Windows 8 has been gaining some great momentum worldwide over the past few months. It is said to be on pace with Windows 7’s numbers and while the sales have not been as overwhelmingly positive as some would have hoped, there can be little doubt that things are going well. That said, Windows 8 and Windows RT are decidedly different cases.
For the most part, Windows RT is Windows 8 on different hardware. The fact that it required specially approved, locked down hardware makes that more complicated. Throw in the obvious lack of backward compatibility and desktop application support that come from running on a different architecture and it’s a completely different situation even if the core user experience and interface remain the same.
Sales have been supporting this idea. While there are a number of factors in play creating this pattern, the lack of backward compatibility and the expense of what few appealing devices have emerged so far are the big ones. Both of those factors will be hard to overcome.
The only truly vital change that will have to take place for Windows RT to be a success is the hardware selection. At the moment there are very few interesting ARM-based Windows tablets. Most reports put the Microsoft Surface with Windows RT at over 80% of the market for the moment, in fact. That is a great tablet with a lot going for it, but at $499 for the basic model without the admittedly vital keyboard cover it should be facing some stiff competition by now.
Now, Windows RT devices like the Surface that are meant to compete directly against the iPad in terms of feature and function are naturally going to be priced in line with it. That isn’t the fastest growing side of the market at the moment, though. We’re going to need to see some 7” budget models in line with the Nexus 7 and Kindle Fire HD.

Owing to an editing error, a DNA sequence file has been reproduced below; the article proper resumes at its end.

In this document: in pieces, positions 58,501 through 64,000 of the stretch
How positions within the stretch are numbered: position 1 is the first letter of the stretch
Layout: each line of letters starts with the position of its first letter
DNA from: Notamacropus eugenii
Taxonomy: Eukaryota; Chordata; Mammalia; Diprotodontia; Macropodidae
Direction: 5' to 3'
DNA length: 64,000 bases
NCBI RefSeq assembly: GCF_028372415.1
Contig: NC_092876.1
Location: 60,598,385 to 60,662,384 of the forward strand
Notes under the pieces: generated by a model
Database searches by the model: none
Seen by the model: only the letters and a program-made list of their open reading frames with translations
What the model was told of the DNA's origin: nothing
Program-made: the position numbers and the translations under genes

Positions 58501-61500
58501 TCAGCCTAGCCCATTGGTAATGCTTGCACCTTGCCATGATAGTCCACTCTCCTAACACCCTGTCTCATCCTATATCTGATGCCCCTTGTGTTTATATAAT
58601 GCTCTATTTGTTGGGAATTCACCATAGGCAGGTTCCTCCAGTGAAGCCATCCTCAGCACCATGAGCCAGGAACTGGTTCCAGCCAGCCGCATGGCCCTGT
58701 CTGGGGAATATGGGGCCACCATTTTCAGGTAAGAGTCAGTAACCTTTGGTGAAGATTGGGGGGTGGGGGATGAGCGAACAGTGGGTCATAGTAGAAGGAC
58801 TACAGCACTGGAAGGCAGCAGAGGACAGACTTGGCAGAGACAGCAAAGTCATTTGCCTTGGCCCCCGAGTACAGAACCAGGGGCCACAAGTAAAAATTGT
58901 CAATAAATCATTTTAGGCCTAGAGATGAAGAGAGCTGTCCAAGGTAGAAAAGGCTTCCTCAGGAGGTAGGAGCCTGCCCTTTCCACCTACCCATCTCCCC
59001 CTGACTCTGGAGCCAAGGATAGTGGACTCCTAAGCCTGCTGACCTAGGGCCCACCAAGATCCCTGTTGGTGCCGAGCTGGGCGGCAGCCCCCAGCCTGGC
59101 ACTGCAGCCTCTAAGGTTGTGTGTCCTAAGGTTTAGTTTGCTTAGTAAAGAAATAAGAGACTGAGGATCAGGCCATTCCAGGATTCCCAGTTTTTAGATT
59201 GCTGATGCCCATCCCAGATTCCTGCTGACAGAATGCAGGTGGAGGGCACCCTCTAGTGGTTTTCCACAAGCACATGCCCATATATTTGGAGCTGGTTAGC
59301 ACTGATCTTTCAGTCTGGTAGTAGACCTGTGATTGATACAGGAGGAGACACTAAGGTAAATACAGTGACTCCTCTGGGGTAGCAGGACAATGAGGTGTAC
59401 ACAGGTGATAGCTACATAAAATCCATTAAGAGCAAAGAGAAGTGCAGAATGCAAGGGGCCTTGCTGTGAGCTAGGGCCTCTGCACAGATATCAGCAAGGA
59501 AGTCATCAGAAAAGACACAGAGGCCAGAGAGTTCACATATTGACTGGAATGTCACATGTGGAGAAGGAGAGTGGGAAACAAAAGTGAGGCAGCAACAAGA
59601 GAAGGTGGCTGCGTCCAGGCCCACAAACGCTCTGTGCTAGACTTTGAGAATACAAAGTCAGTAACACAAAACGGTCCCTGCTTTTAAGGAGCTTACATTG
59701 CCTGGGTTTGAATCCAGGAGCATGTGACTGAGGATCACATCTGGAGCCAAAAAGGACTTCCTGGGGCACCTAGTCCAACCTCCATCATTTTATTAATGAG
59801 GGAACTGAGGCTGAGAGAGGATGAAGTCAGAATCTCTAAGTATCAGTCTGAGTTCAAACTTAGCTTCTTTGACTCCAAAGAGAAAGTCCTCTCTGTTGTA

Microsoft can make that happen, but it would take lowering the license cost to OEMs. Right now they’re high enough to make a $200 budget tablet all but unthinkable. At best we’ll be looking at a device in-line with the overpriced and rather poorly thought-out iPad Mini. A reduced price on the front, especially given the potential profits from Windows Store sales, would make sense if they want to get the platform off the ground.
There isn’t much that can be done on the software side of things. You can’t change the fact that most Windows programs are simply not going to be remade for ARM devices. What can be done is a continuing push to grow the Windows Store. It will take time for that to happen, but the momentum is already there and it’s safe to expect a reasonable comparison with iOS or Android by the end of the year.
Basically, it’s fair to say that Windows RT is always going to be the less appealing option. As pricing on the Window 8 convertibles comes down, the only choice to keep the ARM side going is to build greater incentives. Free personal copies of Office are nice, but not nearly enough in the end.